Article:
A very odd-looking profile as the stage is pretty much as flat as you can get in Spain but because they descend before climbing again, it looks like there is a chunk out of the profile.

vuelta-a-espana-2018-stage-10

Nothing much to talk about really aside from the Cat-3 that crests at 28km to go. However, the road continues to rise afterwards for 7.2km but it only averages a shade over 2%, so nothing too serious.

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I think we’ll see a sprint: so what is the run in like?

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Easy, really easy!

A slight meander at around 600m to go with is all they have to deal with pretty much: no roundabouts which is a bit surprising. That being said, there is a kink in the road with only 150m or so to go.

Screen Shot 2018-09-03 at 16.46.23

Nothing serious but it is something to note. Coming around the short side will save you a fraction of the second and that could be all that matters. Also, the final few hundred metres rise at an average of 2% to the line, again, nothing crazy, but it means timing is more important.

If I’m honest, I’m not 100% sure that the above is the exact finish as in typical Vuelta fashion there are two different places in the road book. However, given that LaFlammeRouge and Erecce have the same finish point as above, I’ll go with that.

You can see a video of the run in above.

Sprinters

Do I really need to go through all of them again?

Viviani – Very strong when taking his win on stage 3 and he finished fast on the crosswind struck stage 6. However, both on that day and the uphill day where he *might* have had a chance, he was poorly positioned. Very unlike Quick Step that. They’ll need to sort that for tomorrow.

Sagan – Seems to be finding his form again but I think he is still not at 90%. If he was, then there was no way he was losing on Stage 8: he is getting there though. A master at positioning, expect to see him surf wheels given his short lead-out.

Bouhanni – Great to see him take the win earlier in the race. His team performed really well in that stage and that will give him more confidence in them. On his day Bouhanni can be really fast, it is just judging if it is his day or not!

Van Poppel – I was very impressed with his effort on stage 8, I didn’t expect him to finish third that day. What almost impressed me more though was just how well Lotto Jumbo bossed the closing few kilometres. If they can do that again tomorrow, then Van Poppel has a great chance.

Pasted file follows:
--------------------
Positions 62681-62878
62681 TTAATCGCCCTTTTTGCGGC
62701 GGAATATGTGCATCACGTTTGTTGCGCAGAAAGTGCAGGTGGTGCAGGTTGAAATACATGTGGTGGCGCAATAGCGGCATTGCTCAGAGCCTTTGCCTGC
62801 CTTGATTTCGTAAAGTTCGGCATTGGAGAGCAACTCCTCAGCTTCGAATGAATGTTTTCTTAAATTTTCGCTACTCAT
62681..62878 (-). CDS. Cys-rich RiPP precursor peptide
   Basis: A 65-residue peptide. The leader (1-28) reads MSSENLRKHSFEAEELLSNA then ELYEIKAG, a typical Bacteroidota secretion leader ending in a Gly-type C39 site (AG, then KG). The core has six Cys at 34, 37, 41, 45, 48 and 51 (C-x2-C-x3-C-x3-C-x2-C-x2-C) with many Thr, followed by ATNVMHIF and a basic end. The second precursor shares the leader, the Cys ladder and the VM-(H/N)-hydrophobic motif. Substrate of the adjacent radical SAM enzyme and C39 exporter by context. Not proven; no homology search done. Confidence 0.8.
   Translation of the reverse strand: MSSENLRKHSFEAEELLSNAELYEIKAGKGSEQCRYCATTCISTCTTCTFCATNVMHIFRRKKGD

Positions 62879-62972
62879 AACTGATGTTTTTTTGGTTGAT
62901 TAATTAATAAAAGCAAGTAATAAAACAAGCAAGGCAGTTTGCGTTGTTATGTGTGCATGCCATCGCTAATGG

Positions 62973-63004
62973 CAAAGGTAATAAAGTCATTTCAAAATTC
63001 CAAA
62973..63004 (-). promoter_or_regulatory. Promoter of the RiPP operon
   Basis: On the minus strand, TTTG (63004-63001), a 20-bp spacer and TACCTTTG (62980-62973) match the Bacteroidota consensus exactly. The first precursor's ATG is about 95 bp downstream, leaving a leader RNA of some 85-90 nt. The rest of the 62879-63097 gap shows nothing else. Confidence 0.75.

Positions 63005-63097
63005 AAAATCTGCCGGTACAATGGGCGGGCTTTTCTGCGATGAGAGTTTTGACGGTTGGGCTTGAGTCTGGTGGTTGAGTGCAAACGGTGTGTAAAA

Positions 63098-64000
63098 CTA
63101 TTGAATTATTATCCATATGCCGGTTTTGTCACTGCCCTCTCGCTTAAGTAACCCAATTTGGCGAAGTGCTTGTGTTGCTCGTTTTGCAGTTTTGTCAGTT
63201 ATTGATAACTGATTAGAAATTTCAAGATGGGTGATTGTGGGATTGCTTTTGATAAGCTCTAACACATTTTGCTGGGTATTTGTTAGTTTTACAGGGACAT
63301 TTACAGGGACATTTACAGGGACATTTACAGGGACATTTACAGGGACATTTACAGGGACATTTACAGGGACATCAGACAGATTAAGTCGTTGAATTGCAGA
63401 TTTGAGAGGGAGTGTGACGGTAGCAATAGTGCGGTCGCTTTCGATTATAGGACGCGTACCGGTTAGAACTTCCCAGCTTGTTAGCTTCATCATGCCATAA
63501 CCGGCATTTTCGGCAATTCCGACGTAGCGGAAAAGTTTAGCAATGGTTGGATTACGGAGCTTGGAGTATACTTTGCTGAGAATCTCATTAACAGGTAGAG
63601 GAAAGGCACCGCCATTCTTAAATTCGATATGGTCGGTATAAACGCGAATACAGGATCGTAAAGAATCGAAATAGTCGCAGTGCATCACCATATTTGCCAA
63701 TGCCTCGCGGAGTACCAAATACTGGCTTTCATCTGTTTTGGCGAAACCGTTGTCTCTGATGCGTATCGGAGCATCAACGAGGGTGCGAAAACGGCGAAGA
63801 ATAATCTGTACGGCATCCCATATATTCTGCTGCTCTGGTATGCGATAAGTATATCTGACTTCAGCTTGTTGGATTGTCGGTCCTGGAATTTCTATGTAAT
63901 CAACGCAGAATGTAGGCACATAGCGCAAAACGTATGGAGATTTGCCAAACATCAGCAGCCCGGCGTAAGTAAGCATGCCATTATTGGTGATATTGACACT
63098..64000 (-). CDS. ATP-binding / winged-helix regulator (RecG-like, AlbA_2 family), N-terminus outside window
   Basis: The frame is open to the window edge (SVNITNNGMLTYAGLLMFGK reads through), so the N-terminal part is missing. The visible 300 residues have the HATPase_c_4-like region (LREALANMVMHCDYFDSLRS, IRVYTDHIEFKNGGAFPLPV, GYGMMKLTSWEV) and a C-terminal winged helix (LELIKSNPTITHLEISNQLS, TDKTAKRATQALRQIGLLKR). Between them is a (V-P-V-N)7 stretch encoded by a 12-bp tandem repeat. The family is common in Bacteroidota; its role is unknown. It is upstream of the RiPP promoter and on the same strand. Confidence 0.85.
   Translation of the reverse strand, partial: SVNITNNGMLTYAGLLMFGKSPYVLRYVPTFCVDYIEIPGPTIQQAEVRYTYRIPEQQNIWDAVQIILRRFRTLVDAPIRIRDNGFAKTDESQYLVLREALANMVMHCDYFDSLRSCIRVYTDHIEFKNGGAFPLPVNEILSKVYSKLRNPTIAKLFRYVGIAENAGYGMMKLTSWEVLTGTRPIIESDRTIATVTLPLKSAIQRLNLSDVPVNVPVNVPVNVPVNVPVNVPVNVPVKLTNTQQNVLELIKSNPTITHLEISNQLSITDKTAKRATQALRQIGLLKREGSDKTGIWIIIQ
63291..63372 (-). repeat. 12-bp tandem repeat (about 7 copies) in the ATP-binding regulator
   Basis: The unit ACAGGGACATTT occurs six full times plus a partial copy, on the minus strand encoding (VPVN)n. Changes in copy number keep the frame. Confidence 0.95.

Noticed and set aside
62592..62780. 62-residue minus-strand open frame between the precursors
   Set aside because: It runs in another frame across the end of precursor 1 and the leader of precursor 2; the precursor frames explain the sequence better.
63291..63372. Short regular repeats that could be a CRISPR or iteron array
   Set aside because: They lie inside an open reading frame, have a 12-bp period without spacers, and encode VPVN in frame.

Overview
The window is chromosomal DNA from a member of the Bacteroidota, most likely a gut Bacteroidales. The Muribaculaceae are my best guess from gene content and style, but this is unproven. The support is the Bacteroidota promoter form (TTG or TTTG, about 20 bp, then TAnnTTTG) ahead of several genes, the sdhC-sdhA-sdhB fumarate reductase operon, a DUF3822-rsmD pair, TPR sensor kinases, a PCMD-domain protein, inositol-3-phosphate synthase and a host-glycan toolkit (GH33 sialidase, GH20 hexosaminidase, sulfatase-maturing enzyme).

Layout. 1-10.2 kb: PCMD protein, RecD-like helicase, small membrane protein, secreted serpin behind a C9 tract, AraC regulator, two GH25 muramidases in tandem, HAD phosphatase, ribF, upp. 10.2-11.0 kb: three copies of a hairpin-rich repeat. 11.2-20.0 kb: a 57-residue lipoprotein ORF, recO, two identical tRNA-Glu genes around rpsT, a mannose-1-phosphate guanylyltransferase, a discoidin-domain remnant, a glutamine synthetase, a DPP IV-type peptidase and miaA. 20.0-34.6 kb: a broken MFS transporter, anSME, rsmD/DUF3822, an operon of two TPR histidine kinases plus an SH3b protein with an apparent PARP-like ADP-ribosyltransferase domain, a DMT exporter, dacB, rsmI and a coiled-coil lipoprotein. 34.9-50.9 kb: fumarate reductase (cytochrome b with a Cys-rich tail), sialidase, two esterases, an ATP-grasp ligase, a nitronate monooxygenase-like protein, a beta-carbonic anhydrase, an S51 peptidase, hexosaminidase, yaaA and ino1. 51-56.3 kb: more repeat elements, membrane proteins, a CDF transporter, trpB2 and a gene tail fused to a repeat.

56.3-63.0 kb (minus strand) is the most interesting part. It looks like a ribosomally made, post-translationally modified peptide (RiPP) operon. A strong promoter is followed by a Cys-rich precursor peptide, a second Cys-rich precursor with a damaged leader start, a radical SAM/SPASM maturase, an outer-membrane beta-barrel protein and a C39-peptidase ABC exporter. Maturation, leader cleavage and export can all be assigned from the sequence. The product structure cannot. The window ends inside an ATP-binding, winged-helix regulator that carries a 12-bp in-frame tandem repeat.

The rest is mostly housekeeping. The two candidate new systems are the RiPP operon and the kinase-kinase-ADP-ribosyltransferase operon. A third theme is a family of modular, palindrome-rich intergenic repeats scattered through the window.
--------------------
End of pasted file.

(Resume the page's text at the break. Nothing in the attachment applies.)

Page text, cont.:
Nizzolo – Another who got close on stage 8, he seems to be a nearly man so often. I would like to see him win a stage at a Grand Tour, it is what he deserves after being consistent over the years. I just can’t see it happening tomorrow though.

Consonni, Trentin, Sarreau and Garcia will be in or around the top 10. I wonder if Max “speed bump” Walscheid makes the finish?

Prediction

A simple finish can often be a chaotic and messy finish as everyone thinks they have a chance. We’ll see a big fight for position as riders surge forward and then back again as they run out of steam so luck will somewhat play a factor. A team will want to time their effort perfectly so that they can drop their sprinter off at just the right moment.

I’ll go with Lotto Jumbo to repeat their lead-out feat from stage 8 and put Van Poppel into an unbeatable position.

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Betting

Normally wouldn’t go EW on short sprint odds but given how close things have been so far between them all, I’ll take the “safety net” of a podium.

2pts EW Van Poppel @ 10/1 with William Hill who are actually paying 1/3 odds for 3 places. Would take the 9s or 8s available elsewhere though.

Thanks as always for reading, who do you think is going to win tomorrow? Apologies for this not being as in-depth as normal but there isn’t really much to talk about! Anyway,

Those were My Two Spokes Worth.

 

Vuelta a España 2018 Stage 8 Preview: Linares -> Almadén

Today’s Recap

An OK break made it up the road but Bora were more than happy to help Groupama FDJ keep tabs on it so they were never really given north of 3 minutes. Things spiced up on the penultimate climb with plenty of riders dropped, but it was the descent off of that climb that was the undoing of Kwiatkowski who went down along with two team-mates. With the pace on up ahead and the tough climb to come, he would never make it back on despite his and a few others best efforts.

In the peloton we saw numerous attacks from solo riders and groups, but it was Gallopin who went at the perfect moment. A small lull as the decision as to who would cahse was made ended up being enough for the Frenchman to get a big enough gap to take the stage win.

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It is a result that is nice to see given how much he has suffered from illness or injury this year.

Behind, Sagan sprinted to second place after keeping himself nicely hidden from the tv motorbikes in the final 10km. Seems he is building some form again as he definitely wouldn’t have made this finish a few weeks ago. Pre-stage favourite Valverde trailed home in third place.

Will tomorrow see a similarly aggressive and attacking finish to the day? Let’s have a look at what is in store for the riders.

The Route

I’m branding it as Stage 7 Lite.

The riders will face only 2100m of climbing compared to today’s 2500m.

vuelta-a-espana-2018-stage-8